Pirates examples why you should take Spring Training stats with a grain of salt

There are plenty of examples in the Pirates' recent history to show why you should take Spring Training stats with a grain of salt.
Feb 26, 2014; Bradenton, FL, USA; Pittsburgh Pirates starting pitcher Edinson Volquez (36) throws a
Feb 26, 2014; Bradenton, FL, USA; Pittsburgh Pirates starting pitcher Edinson Volquez (36) throws a / Kim Klement-USA TODAY Sports
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Edinson Volquez

The Pirates signed Edinson Volquez in the 2013-2014 off-season to serve as one of their starting pitchers. Volquez was coming off a season where he led the league in earned runs allowed while also having a 1.59 WHIP, sub-20% K-rate, and 9.9% walk rate. So when Volquez came out and pitched horribly in Spring Training, fans were understandably uneasy about how he’d do with the Pirates.

Volquez pitched 14 innings in the Spring, allowing a whopping 15 earned runs. He handed out seven walks and only struck out a dozen batters. Batters hit .317 against him with three home runs. On average, he nearly allowed two hits and walks per inning with a 1.86 WHIP. But Volquez didn’t let poor Spring Training define his 2014 season.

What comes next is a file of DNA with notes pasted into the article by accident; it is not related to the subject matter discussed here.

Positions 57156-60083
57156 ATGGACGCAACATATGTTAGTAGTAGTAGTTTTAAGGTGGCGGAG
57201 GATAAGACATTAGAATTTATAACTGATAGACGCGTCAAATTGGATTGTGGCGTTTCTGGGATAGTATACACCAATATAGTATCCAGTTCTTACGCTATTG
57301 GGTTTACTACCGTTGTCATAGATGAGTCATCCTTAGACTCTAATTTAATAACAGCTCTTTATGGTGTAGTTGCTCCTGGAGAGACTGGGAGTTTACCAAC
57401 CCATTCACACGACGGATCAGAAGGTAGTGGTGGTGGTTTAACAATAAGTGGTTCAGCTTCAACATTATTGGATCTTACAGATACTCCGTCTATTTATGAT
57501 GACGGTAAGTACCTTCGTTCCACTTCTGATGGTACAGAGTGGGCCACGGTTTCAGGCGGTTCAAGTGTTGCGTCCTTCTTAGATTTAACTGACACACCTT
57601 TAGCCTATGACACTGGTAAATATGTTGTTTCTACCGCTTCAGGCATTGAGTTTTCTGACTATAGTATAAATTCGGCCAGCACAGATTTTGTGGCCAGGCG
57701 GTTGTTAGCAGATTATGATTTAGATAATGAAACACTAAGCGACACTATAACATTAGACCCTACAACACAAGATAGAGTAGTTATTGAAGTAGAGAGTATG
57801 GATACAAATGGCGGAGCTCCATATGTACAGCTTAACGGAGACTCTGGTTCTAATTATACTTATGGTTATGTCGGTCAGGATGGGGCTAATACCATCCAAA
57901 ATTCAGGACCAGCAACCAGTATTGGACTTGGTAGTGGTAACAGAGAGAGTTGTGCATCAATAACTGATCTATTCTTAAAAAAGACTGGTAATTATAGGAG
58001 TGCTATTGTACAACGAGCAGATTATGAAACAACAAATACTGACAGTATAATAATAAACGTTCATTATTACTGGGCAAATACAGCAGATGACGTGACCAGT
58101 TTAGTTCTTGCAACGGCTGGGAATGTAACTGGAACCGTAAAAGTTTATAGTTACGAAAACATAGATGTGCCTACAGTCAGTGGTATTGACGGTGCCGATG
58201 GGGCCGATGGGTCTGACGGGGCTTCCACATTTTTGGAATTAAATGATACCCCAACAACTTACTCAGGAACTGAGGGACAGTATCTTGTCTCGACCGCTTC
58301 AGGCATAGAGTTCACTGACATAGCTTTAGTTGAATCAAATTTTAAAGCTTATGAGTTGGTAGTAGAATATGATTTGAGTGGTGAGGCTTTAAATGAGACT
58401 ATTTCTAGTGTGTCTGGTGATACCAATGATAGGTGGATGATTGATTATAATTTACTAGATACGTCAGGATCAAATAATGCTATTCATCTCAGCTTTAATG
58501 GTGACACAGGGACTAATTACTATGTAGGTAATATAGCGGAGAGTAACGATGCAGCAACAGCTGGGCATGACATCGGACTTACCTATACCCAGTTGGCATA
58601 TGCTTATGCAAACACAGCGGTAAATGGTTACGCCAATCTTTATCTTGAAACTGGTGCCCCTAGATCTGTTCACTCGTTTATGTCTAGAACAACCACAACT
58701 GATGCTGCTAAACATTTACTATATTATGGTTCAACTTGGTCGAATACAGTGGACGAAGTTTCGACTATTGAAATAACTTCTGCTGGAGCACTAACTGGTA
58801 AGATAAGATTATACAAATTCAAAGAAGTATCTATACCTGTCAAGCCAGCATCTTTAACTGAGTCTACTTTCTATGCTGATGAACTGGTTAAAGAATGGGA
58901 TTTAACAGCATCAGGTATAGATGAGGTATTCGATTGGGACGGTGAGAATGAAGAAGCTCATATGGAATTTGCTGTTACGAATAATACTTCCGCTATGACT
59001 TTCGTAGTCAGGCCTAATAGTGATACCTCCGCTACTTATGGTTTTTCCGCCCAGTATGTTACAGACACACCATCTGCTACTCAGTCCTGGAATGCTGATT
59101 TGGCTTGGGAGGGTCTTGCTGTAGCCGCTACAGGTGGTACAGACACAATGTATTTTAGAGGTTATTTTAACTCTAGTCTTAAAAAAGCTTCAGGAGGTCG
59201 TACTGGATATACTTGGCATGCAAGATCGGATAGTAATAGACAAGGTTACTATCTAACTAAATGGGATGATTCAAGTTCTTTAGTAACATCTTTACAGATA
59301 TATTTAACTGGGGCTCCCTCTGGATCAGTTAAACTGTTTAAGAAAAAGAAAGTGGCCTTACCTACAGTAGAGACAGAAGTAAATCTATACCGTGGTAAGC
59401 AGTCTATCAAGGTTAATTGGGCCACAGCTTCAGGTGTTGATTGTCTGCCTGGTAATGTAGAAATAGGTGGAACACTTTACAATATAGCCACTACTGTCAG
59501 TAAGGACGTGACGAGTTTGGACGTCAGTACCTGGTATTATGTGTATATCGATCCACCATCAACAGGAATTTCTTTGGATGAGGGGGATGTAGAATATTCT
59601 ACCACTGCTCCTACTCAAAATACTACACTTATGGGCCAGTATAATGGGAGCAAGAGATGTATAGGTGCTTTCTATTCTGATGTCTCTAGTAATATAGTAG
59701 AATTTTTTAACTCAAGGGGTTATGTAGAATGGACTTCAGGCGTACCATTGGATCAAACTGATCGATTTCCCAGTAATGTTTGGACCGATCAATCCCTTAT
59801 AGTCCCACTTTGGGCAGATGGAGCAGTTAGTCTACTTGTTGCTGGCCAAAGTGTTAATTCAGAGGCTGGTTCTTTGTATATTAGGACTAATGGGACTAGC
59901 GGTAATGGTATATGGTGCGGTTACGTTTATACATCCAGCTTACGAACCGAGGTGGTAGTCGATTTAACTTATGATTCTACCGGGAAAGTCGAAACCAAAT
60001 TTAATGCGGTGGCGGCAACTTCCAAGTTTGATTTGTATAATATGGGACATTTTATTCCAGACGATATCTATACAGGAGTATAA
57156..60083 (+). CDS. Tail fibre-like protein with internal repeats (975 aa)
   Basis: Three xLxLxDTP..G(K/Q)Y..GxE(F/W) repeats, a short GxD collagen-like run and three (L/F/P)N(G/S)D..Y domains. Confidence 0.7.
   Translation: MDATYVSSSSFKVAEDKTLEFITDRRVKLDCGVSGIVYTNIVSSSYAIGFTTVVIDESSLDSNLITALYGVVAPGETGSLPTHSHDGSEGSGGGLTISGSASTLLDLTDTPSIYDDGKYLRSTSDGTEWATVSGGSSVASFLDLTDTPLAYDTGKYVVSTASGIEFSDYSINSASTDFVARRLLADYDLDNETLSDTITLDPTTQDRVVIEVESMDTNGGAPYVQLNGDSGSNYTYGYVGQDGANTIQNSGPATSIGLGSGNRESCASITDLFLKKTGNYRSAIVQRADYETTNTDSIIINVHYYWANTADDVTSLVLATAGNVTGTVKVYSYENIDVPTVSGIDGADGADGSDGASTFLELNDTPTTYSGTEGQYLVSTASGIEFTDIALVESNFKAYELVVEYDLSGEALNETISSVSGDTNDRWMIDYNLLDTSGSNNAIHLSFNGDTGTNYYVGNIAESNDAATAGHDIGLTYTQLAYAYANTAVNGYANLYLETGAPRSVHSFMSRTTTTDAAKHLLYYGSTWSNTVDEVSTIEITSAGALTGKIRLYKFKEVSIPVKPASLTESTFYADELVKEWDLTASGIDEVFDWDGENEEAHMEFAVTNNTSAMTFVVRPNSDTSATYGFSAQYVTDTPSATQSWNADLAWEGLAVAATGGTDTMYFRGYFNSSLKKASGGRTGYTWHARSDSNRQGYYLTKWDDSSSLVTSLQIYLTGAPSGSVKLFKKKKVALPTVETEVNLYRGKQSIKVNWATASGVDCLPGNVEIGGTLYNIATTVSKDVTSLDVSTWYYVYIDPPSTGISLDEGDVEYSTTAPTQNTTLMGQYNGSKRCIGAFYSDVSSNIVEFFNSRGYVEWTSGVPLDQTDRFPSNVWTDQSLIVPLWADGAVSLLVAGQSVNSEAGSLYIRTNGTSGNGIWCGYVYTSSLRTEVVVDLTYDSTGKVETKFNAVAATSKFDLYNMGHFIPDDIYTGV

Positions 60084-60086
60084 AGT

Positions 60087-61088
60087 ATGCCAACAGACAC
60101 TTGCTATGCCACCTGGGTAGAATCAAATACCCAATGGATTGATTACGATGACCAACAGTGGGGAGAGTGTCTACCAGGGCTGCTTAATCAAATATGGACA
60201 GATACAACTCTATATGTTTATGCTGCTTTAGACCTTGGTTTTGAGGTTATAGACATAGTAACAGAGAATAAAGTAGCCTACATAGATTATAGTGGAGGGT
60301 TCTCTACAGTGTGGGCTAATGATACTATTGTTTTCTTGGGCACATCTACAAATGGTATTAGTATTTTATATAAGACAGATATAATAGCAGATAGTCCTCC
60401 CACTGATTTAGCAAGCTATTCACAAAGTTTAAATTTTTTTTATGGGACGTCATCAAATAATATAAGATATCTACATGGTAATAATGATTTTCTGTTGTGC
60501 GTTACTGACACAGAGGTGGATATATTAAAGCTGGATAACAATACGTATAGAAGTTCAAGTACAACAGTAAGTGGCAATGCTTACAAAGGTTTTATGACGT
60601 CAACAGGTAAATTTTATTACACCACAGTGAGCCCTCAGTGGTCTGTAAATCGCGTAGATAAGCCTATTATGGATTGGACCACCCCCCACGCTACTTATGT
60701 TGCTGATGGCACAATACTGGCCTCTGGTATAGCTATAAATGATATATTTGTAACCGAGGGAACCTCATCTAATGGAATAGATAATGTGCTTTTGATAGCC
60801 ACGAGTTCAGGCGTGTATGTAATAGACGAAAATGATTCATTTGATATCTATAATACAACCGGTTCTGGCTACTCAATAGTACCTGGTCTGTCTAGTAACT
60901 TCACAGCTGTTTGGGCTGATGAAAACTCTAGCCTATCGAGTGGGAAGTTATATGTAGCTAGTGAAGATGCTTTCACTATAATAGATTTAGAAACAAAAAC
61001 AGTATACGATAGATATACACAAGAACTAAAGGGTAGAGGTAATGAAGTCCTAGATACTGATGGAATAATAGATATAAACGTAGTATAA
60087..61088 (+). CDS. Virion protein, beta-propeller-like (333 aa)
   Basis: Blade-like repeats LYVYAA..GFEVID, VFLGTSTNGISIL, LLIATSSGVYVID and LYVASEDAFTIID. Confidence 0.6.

Volquez then went on to pitch 192.2 innings, the most he had pitched since 2008 up to that point in his career. The veteran right-hander had a 3.04 ERA, 4.15 FIP, and 1.23 WHIP in those frames. Although he had a poor 17.3% strikeout rate, he did have a respectable 8.8% walk rate and 0.79 HR/9 rate. He had an ERA of 2.20 in the second half of the season, earning him the nod in the 2014 Wild Card game.

Although Volquez did not do well in his one Postseason game for the Pirates, he turned an ERA over 9.00 in Spring Training to an ERA in the very low 3.00s in nearly 200 IP. He ended up as a major reason why the team returned to the Postseason in 2014, and was arguably their best pitcher that season.